First kiss, at last

Black Cherry Chapstick. Marlboro Light. Peter was certain he could taste the sweet and bitter of both, on his lips and on his tongue, as he lay dying, there on the hardscrabble baseball field at Springfield Junior High School.  This curious burst of flavors was most unexpected, as he’d only eaten half a banana before leaving his apartment this morning, pre-dawn, on his 51st birthday, unhealthy and unloved.

The paramedics had yet to arrive, and a circle of sweaty, balding, overweight bootcampers formed around Peter, gaping as he gasped for air, flat on his back in the prickly uncut crass.  Peter had registered for this early morning outdoor fitness class a week earlier because his ex-wife Janine had told the kids he was getting fat, and the kids couldn’t wait to tell him the news.

Signing up had seemed like a good idea at the time.

Clutching her cell phone, Bernadette, the disturbingly lean fitness instructor, had gone pale – as pale as Peter imagined he must look now, lying there, dying, his heart undone by a sprint to first base.

The sound of sirens grew nearer, and Peter turned his increasingly blurry gaze beyond the dirty sneakers of his fitness classmates to focus on the third base dugout, there on the other side of the dusty baseball field at Springfield Junior High. As his heart slowed, his vision improved slightly — and he could see her there, Suzie Lynwood, in her Jordache jeans and her feathered brown hair and her sleeveless, bright yellow disco croptop, a 7th grade vision, then and now.   It was the last day of school, 1979, and Peter had made Suzie a mixed tape to explain the breadth and depth of his undying love.  They’d agreed to meet after school.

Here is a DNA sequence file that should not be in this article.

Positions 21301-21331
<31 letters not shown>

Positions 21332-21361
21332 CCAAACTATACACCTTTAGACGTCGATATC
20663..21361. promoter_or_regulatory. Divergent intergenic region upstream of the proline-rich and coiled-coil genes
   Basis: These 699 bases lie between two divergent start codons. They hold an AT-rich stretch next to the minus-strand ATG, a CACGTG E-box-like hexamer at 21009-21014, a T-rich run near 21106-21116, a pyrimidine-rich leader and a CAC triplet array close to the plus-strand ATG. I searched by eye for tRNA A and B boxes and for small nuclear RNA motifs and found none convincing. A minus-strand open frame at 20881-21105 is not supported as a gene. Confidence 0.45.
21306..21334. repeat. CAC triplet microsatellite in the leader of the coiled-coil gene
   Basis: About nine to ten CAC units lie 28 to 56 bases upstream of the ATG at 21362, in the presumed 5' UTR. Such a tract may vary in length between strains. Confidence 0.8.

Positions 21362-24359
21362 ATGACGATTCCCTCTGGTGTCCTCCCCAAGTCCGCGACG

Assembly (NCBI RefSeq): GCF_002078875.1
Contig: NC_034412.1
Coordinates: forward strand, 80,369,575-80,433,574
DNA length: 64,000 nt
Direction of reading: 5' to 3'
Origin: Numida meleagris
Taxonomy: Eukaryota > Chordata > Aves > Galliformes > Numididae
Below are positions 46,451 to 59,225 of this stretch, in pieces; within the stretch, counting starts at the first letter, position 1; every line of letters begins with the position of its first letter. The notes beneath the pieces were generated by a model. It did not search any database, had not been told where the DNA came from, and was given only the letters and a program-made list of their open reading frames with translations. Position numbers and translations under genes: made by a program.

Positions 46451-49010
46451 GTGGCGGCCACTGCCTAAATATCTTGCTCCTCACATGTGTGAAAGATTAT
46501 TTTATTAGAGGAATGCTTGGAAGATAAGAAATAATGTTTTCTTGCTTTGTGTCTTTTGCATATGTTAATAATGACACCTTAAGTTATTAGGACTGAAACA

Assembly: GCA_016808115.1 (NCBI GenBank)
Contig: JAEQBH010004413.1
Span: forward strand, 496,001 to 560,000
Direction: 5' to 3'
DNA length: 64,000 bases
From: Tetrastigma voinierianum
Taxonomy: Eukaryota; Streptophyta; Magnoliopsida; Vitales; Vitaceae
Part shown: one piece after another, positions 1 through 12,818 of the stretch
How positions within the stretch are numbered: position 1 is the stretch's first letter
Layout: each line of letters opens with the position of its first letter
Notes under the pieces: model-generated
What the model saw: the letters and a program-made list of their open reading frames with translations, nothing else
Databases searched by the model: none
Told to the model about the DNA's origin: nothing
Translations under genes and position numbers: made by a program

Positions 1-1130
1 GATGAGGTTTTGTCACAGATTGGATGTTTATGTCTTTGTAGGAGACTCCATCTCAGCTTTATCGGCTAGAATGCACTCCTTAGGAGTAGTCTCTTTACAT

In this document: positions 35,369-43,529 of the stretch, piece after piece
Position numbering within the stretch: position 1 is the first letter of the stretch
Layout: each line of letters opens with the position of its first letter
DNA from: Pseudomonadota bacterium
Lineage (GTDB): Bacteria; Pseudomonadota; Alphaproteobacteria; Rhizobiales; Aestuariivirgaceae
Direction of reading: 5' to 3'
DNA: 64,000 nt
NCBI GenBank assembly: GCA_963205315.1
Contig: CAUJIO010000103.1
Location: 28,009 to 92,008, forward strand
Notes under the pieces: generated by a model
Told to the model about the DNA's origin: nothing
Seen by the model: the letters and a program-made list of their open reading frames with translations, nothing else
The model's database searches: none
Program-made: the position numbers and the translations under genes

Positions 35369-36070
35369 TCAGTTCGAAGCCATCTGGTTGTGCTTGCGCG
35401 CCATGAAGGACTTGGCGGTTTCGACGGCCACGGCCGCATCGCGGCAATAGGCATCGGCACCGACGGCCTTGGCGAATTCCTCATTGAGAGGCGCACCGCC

The paramedics rushed onto the field brandishing oxygen tanks, scissors, masks, rudimentary medical knowledge, and just beyond them Peter could see Suzie light a cigarette and contemplate his gift. She was much taller than he, and when she wriggled her hips to squeeze the cassette case into the back pocket of her tight blue jeans, Peter near died. She smiled at him sweetly, sadly, and dropped the cigarette to the ground.  It burned as she struggled, awkwardly and sensually, to remove the tube of Chapstick from the front pocket of her jeans.

Suzie slowly applied a layer of balm to her 14-year-old lips.

Dizzy, breathless, Peter was paralyzed.

“You’re sweet,” Suzie said. “But I like Billy.”

And then she leaned down and kissed him, hard, Black Cherry Chapstick and Marlboro Light exploding in Peter’s mouth, racing to his fluttering heart.

“Have a good summer,” she said, and turned to walk away.

“We’re losing him!” the paramedic shouted to his partner.

Brokenhearted, Peter was and remains so, brokenhearted, there on the dry, uncut grass of the baseball field at Springfield Junior High.

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